'Whereas it is expedient to empower the Government to prohibit public dramatic performances which arc scandalous, defamatory, seditious or obscene. It is hereby enacted as follows :'
9. In pursuance of the intention mentioned above Section 3 or the said Act was enacted. It reads :
'Whereas the Provincial Government is of opinion that any play, pantomime or other drama performed or about to be performed in a public place is--
(a) of a scandalous or defamatory nature, or
(b) likely to excite feelings of disaffection to the Government established by law in British India, or
(c) likely to deprave and corrupt persons present at the performance,
the Provincial Government or outside the Presidency-towns the Provincial Government or such Magistrate as it may empower in this behalf, may by order prohibit the performance.'
It is clear from the words, of Section 3 quoted above that prohibitory order can only be passed if the prohibiting authority finds that the performance is of a nature mentioned in Clauses (a), (b) and (c). We will accept at this stage that the Additional District Magistrate (E) was empowered to issue such a prohibitory order.
The complaint filed by the District Magistrate clearly shows that in his opinion it is not open to a person to preach or advocate a political ideology which is different from the political ideology of the party in power, and if he did so by staging a play his conduct became an offence under Clause (b) of Section 3, Dramatic Performances Act. Nothing was mentioned in the complaint to indicate that the version of 'Idgah' which was staged was either scandalous or defamatory or was likely to deprave and corrupt the audience.
10. We need not give any reasons for holding that Sub-clause (b) of Section 3, Dramatic Performances Act had become a nullity as soon as India ceased to be British India and the law established by the British Government was displaced by the Constitution of India. The counsel for the State had to concede this position, but he contended that the play which was staged offended against Clauses (a) and (c) of Section 3.
We have incorporated the relevant extract from the complaint filed by the District Magistrate in the earlier part of this decision and we are satisfied that this contention is not maintainable. There is not even a suggestion in this complaint that the play was either scandalous or defamatory or it was likely to deprave and corrupt the audience.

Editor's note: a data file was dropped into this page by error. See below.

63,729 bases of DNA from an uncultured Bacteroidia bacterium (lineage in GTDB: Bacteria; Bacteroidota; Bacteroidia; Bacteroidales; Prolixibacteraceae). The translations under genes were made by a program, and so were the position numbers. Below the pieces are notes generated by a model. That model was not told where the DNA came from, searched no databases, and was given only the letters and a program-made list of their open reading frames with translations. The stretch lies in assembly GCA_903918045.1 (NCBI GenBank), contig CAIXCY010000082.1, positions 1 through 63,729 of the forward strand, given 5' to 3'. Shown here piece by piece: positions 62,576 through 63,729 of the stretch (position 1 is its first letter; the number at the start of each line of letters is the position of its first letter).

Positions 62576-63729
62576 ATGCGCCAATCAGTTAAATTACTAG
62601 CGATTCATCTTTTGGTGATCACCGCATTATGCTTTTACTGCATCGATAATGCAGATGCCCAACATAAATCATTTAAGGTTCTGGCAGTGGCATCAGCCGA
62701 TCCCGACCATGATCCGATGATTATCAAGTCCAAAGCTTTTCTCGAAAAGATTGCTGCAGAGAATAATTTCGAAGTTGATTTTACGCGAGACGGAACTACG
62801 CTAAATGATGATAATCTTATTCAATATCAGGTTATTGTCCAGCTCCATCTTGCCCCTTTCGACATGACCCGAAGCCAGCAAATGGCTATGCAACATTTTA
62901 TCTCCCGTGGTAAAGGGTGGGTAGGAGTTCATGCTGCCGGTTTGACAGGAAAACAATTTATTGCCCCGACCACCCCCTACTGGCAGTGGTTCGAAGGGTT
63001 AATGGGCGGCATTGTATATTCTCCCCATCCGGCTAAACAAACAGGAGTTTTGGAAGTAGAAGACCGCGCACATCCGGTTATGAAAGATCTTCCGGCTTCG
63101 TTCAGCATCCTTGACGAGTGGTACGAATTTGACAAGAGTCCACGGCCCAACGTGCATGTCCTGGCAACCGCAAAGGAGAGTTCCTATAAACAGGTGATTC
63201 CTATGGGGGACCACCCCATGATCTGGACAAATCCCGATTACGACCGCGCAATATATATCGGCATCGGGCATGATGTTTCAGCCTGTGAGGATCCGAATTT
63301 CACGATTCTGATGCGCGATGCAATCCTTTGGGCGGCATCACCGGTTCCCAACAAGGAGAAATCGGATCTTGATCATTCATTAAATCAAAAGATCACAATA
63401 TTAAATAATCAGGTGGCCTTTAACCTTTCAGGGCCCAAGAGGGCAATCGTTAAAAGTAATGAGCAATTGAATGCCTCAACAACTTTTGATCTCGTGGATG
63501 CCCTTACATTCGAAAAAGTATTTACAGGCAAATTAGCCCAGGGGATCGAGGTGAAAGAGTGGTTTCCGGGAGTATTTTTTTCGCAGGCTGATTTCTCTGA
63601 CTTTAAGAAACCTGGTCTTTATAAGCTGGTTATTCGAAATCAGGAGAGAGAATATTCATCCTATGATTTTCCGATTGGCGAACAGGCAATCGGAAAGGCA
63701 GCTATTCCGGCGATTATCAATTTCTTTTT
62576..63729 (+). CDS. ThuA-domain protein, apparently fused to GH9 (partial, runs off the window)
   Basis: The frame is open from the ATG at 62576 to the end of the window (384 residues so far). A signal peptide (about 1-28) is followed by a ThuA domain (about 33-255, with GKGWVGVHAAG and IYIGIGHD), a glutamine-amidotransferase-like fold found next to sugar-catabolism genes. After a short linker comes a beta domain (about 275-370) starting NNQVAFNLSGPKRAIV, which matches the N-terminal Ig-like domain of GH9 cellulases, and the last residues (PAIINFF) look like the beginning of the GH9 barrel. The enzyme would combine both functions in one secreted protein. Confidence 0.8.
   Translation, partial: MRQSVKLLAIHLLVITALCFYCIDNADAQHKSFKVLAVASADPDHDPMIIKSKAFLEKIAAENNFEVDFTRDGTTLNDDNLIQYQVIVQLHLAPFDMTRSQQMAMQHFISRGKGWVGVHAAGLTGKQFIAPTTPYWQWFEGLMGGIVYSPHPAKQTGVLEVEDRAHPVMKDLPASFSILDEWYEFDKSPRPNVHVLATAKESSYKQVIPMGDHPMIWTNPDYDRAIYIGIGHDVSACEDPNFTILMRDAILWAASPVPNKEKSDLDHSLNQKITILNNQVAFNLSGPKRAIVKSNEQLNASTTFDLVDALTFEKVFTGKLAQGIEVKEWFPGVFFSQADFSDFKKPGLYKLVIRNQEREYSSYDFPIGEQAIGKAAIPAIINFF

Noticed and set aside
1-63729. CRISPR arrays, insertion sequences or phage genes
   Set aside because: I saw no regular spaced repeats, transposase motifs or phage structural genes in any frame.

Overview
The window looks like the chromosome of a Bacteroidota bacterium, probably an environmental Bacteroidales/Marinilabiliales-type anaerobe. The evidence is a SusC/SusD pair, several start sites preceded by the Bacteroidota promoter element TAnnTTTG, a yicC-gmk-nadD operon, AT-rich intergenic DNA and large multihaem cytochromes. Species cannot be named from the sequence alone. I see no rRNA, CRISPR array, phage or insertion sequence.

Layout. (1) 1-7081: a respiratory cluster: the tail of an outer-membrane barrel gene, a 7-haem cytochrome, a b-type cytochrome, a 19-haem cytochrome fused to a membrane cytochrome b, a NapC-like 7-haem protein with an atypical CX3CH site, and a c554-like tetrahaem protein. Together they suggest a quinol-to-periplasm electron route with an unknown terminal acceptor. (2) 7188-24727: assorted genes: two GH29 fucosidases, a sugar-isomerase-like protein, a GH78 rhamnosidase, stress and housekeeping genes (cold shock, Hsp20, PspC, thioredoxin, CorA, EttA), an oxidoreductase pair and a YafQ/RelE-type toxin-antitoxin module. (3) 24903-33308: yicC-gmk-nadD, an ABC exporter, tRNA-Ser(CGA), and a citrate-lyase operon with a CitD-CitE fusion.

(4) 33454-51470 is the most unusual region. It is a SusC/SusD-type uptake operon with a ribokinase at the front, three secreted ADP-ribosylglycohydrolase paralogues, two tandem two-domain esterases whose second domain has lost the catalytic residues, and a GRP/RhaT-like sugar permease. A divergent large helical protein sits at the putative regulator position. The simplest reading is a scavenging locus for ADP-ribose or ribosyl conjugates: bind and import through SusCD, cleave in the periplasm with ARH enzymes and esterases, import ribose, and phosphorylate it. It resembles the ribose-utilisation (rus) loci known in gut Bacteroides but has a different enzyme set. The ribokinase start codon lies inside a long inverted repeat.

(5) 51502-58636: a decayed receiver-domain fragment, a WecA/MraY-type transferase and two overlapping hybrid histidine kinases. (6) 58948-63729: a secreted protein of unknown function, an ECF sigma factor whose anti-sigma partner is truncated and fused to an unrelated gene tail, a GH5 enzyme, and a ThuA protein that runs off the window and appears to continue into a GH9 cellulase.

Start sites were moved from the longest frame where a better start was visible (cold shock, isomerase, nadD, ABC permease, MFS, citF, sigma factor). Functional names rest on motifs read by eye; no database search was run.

11. It was contended by the counsel for the State that the accused distorted the version of the original story to suit their political ideology and if the prosecution is permitted to lead evidence in the case, it would prove that by this change the play became scandalous and was likely to affect the morals of the persons present at the performance.
We are surprised at this argument. It only shows to us the alarming tendency of the executive authorities to stifle all political opposition and characterize it as an advocacy of ideas which are likely to deprave and corrupt the people. It takes our minds back to the days when those who did not share the religion of the ruling classes were branded as heretics and disturbers of peace.
The District Magistrate either thought that as the present Government has stepped into the shoes of the British Government, therefore, Clause (b) is still in force or he grossly distorted the meaning of Clauses (a) and (c) of Section 3 in order to justify the complaint which he filed. Incidentally this prosecution demonstrates that there are no adequate and reasonable safeguards against an abuse of power by the executive authority in the Dramatic Perform-ances Act.
12. As in our opinion the accused cannot be prosecuted for offending against this provisions of Clauses (a) and (c) of Section 3 and Clause (b) has become void, the prosecution of the accused under Section 4 was absolutely misconceived.
13. We have now to consider whether the prosecution of the accused under Section 10 is maintainable or not. Since the order was unjustifiable a breach of that order cannot be held to be an offence. Still there are two questions which need decision in this case. Firstly, whether the Dramatic Performances Act is 'ultra vires' of the Constitution of India or not and secondly, even if it is held to be 'intra vires', whether the prosecution of the accused in the circumstances of the case was a bona fide prosecution or merely a victimisation of persons who have a different political ideology than the ideology of the party in power.
We have our doubts about the bona fides of the prosecution but it would not be necessary for us to decide this point as we have come to the conclusion that the Dramatic Performances Act in the absence of a reasonable procedure to enforce its substantive provisions is ultra vires of the Constitution, since in its operation it places unreasonable restrictions on the rights of a citizen guaranteed under Article 19 of the Constitution.